Researchers report lumbar puncture procedures are safe to treat malaria in children.
Findings debunk the common theory that attention is the only cognitive function affected by sleep deprivation. Lack of sleep also hinders a person's ability to complete activities that require following multiple steps.
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While seeking support via social media doesn't necessarily harm mental health, it doesn't help it either. However, real-life social interactions can have a positive effect on mental health.
Contrary to popular belief, using social media sites like Facebook can actually help improve mental health in adults. Researchers found adults who use Facebook regularly are 63% less likely to experience psychological distress, such as depression and anxiety, over time.
A circuit-specific gender difference in ventral hippocamps to nucleus accumbens (vHPC-NAc) neurons is dependent on testosterone and causes more susceptibility to stress in females.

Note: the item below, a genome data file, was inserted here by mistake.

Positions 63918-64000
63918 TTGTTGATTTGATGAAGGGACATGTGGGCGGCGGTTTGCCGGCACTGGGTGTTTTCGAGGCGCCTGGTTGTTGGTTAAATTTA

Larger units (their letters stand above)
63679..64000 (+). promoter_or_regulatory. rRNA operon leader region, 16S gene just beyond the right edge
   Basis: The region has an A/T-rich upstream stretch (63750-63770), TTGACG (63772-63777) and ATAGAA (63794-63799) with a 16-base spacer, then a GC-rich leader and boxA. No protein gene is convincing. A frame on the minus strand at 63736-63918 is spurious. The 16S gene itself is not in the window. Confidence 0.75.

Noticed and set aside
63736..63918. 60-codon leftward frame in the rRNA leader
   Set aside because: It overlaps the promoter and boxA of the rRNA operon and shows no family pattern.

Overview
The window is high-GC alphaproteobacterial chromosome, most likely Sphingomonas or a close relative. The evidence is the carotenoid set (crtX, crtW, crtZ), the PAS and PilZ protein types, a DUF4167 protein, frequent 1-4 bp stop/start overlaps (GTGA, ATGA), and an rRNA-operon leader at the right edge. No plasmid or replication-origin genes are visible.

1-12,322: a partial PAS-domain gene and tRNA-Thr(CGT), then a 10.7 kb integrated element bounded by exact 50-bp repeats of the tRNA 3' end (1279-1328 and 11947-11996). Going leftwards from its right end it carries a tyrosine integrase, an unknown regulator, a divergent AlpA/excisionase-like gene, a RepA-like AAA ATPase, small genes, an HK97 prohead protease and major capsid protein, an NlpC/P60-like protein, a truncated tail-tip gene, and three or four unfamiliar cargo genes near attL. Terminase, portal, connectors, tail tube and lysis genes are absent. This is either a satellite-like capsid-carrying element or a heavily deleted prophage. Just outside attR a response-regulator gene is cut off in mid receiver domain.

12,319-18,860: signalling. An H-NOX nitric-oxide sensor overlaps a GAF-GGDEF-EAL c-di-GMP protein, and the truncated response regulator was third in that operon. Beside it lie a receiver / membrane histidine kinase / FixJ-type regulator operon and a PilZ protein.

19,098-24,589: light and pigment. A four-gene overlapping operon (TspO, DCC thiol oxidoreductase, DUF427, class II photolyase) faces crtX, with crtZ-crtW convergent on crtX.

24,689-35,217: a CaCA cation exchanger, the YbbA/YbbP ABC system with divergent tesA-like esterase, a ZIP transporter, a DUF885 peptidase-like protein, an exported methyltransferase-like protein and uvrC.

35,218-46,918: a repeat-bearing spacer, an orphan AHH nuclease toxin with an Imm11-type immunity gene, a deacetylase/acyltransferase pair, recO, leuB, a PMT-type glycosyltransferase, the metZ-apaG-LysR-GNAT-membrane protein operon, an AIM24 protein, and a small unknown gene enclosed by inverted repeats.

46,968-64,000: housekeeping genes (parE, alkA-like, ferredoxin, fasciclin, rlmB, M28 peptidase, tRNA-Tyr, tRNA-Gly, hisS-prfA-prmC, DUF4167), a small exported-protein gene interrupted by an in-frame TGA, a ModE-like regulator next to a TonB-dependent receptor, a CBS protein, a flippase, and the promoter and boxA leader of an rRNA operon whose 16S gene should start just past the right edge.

On average, cannabis users weight 2 pounds less, and have a lower BMI, than those who do not consume marijuana. The findings contradict the popular belief that those who get the munchies after using the substance gain more weight.
Many of us feel obligated to perform acts for loved ones, such as calling more frequently or running an errand for an elderly friend, during this time of social distancing. Researchers report low-level obligations and acts of kindness can help strengthen relationships, while more substantive obligations can put a strain on relationships.
A new study reveals sleep deprivation can seriously hinder memory. Researchers report one of the main reasons for mistakes and accidents in surgery, transportation and operating power plans appears to be a lack of sleep.
Researchers show CRISPR/Cas9 gene editing technology can be effectively used in rhesus monkey embryos.
Using EEG to measure brain activity, Michigan State University researchers discover expressive writing can help those who worry excessively to calm their fears before entering into a stressful task.
According to researchers, an antidepressant that has been available for more than 50 years could help slow the progression of Parkinson's disease. The drug, nortiptyline, has been shown to stop the growth of alpha synuclein.